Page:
Murder-hornet sightings in Washington prompt search for nest before they 'slaughter' honeybees


Category:  News & Politics

Via:  perrie-halpern  •  4 weeks ago  •  5 comments

By:   Nicole Acevedo

Murder-hornet sightings in Washington prompt search for nest before they 'slaughter' honeybees
The Washington State Department of Agriculture is working to find and destroy a nest of murder hornets after gathering evidence of six sightings in one week.

S E E D E D   C O N T E N T

Evidence of six sightings of Asian giant hornets, known as murder hornets, in Washington state have prompted an urgent search for a possible nest.

State agriculture officials are working to find and destroy a nest before the hornets enter their "slaughter phase," when they kill honeybees, which are crucial for pollinating some of the state's staple crops, such as raspberries and blueberries.

Murder hornets' attacks on honeybee hives tend to increase around this time of the year, said Sven-Erik Spichiger, a department entomologist, during a virtual news conference Friday.

Many farmers in northwestern states depend on honeybees to pollinate their crops.

The first of the recent sightings occurred nearly two weeks ago when a private landowner in the town of Blaine in Whatcom County, near the Canadian border, captured two murder hornets.

When the state Department of Agriculture responded to the sighting on Sept. 30, a scientist trapped one hornet alive, a first for the agency, spokeswoman Karla Salp said during the news conference.

Other Blaine residents reported several other sightings that same week.

The number of murder hornets found suggest that a nest has been established in the area, said Spichiger. "We hope to locate the nest in a couple of weeks and eradicate it."

In order to successfully eradicate the nests, murder hornets need to be caught alive.

Agriculture department staff tried to glue a tracker on the one murder hornet they trapped alive, hoping to follow it to its nest, Spichiger said. But the glue didn't dry fast enough, and the tracker fell off. Scientists hope to capture another live hornet soon and try again.

Besides decimating entire honeybee hives, the Asian giant hornets can deliver agonizingly painful stings to humans. There is also evidence that the giant hornets are also attacking native wasps and hornets, Spichiger said.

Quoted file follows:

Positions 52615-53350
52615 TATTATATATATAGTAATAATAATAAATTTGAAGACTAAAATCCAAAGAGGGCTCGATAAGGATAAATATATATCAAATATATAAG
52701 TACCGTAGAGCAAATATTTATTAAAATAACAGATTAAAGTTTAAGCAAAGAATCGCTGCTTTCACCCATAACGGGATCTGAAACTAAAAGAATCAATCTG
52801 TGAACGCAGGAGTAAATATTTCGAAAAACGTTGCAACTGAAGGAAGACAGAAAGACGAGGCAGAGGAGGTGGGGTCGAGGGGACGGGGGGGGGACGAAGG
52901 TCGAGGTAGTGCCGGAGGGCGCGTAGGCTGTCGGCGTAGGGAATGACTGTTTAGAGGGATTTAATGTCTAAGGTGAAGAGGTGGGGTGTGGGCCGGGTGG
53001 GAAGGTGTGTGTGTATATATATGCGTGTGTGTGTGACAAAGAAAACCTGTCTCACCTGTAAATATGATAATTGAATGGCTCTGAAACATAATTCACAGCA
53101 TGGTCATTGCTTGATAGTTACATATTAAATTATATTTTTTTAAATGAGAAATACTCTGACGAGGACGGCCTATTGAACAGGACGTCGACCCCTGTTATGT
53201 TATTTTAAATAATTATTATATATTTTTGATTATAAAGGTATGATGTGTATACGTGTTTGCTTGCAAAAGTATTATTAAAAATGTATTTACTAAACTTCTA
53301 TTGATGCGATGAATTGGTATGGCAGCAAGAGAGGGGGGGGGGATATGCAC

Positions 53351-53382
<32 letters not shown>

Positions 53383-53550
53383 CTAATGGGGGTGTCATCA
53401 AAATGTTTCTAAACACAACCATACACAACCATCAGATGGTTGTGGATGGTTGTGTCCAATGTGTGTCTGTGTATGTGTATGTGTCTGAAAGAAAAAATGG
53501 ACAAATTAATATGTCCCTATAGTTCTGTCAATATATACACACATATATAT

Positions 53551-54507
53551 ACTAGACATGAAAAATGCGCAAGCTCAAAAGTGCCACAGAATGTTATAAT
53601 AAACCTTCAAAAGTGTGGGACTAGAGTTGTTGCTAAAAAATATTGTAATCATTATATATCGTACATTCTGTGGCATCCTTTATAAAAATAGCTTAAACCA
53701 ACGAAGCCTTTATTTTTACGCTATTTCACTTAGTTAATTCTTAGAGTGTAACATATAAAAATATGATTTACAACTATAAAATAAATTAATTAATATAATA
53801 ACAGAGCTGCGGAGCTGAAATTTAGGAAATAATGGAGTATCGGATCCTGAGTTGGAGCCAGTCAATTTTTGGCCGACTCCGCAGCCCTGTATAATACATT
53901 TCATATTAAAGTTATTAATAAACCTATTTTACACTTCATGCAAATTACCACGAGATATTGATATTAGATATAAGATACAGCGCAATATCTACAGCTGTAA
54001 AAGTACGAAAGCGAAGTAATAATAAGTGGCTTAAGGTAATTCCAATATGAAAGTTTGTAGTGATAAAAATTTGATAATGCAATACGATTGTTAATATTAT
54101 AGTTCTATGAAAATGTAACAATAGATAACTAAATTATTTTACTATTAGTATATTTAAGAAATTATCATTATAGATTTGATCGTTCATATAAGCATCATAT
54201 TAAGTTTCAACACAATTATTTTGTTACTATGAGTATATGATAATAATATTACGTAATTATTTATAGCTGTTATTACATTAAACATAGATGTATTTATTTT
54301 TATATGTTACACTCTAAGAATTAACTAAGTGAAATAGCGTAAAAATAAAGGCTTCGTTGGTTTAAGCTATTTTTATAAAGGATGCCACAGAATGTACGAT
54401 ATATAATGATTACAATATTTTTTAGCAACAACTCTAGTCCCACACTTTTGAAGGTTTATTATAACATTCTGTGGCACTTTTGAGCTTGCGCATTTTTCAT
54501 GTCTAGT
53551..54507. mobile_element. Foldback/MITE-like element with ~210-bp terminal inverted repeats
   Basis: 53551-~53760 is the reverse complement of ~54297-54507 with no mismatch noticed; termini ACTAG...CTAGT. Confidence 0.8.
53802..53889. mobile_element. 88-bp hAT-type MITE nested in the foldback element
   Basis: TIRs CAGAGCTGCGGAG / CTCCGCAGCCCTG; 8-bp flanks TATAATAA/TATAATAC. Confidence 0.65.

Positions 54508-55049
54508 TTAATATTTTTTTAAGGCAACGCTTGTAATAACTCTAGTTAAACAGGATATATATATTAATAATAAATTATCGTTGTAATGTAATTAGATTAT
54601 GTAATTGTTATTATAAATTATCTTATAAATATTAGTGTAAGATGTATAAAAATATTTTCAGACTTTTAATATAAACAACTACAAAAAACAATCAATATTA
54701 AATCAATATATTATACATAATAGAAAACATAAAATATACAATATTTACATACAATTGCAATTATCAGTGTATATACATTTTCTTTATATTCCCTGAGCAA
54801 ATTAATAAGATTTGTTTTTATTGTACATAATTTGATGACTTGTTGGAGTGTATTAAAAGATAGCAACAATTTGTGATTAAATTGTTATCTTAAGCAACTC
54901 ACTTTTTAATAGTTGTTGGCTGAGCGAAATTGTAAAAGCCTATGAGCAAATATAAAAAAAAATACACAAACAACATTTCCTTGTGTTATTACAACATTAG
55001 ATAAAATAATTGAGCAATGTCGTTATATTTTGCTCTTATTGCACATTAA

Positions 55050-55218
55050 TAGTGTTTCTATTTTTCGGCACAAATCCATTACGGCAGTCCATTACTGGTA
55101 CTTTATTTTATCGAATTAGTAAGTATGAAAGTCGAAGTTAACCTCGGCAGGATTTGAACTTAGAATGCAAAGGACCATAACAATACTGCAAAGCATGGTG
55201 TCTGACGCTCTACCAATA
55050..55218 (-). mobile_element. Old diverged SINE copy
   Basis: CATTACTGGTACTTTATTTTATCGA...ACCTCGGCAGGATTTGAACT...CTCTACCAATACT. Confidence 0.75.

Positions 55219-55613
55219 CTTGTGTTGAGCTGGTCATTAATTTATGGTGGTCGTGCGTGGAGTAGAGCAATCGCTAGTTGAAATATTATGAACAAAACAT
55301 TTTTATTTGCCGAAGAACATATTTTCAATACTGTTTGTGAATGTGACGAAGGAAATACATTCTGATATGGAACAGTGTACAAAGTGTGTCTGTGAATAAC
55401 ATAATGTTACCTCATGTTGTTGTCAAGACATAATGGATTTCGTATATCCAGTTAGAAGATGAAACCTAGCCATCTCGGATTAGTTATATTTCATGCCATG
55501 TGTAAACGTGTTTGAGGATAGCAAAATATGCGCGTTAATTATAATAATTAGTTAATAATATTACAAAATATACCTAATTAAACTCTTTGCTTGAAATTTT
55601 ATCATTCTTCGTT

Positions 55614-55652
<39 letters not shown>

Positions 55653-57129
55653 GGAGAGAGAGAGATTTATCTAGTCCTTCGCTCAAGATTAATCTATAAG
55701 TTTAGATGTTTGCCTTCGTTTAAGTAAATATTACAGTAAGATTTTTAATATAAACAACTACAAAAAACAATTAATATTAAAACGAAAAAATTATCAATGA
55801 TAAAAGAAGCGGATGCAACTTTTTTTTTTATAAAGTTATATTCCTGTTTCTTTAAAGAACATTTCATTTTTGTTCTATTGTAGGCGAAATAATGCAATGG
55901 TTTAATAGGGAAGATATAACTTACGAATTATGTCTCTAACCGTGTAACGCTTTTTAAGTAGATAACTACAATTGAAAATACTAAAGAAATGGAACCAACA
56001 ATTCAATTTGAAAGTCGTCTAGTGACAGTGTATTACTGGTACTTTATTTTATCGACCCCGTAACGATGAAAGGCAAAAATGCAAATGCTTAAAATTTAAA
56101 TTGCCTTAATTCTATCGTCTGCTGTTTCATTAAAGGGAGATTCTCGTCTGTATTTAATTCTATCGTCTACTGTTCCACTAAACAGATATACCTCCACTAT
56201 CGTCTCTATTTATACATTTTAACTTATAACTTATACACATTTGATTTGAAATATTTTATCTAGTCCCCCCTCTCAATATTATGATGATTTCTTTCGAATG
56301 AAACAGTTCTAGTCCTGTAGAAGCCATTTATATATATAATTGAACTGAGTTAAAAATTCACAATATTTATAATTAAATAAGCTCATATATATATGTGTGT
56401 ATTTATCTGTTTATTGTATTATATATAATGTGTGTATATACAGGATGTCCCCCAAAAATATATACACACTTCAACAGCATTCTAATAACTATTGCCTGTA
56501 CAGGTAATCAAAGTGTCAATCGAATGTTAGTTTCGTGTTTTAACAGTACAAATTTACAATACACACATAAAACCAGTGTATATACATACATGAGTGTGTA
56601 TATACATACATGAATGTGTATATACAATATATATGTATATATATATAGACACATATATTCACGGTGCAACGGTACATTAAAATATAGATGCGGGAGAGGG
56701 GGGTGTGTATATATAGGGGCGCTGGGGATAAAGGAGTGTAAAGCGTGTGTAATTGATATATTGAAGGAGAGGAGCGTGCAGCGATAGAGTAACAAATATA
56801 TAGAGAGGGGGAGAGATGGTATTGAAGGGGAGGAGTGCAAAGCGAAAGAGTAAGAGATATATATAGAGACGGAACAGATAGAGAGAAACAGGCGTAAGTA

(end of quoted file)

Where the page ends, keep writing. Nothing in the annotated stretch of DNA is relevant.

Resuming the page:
The invasive insect typically found in China, Japan, Thailand, South Korea, Vietnam and other Asian countries was first documented in Washington state late last year. It's unclear how it arrived.

At least 14 hornets have been found in the state over the last year, according to the state Department of Agriculture's Asian giant hornet dashboard.

Washington and the Canadian province of British Columbia are the only places the hornets have been found in North America.

There have been reports from Asia of murder hornets stinging people so often they have died.

Hornets, wasps and bees typically found in the U.S. kill an average of 62 people a year, according to the Centers for Disease Control and Prevention.

The Associated Press contributed.


jrDiscussion - desc
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1  Kavika     4 weeks ago

The loss of honey bees over the years is now complicated by these hornets. 

I hope that they find the nest asap and destroy it.

1.1  Ronin2  replied to  Kavika @1    4 weeks ago

I think that is something we can all agree. Invasive outside species are never a good thing.

1.1.1  Kavika   replied to  Ronin2 @1.1    4 weeks ago

Here is Florida the invasive species are destroying the native wildlife. It's at a critical level, especially in the Everglades.

1.1.2  Ronin2  replied to  Kavika @1.1.1    4 weeks ago

Isn't Florida mostly snakes of the constrictor type (boas and pythons) introduced by snake collectors?  Also fire ants I believe?

Working and they track searches on the computer.

1.1.3  Kavika   replied to  Ronin2 @1.1.2    4 weeks ago

Burmese pythons are devastating the Everglades. 

Here is a link to the top 10 invasive species that are doing a huge amount of damage to Florida


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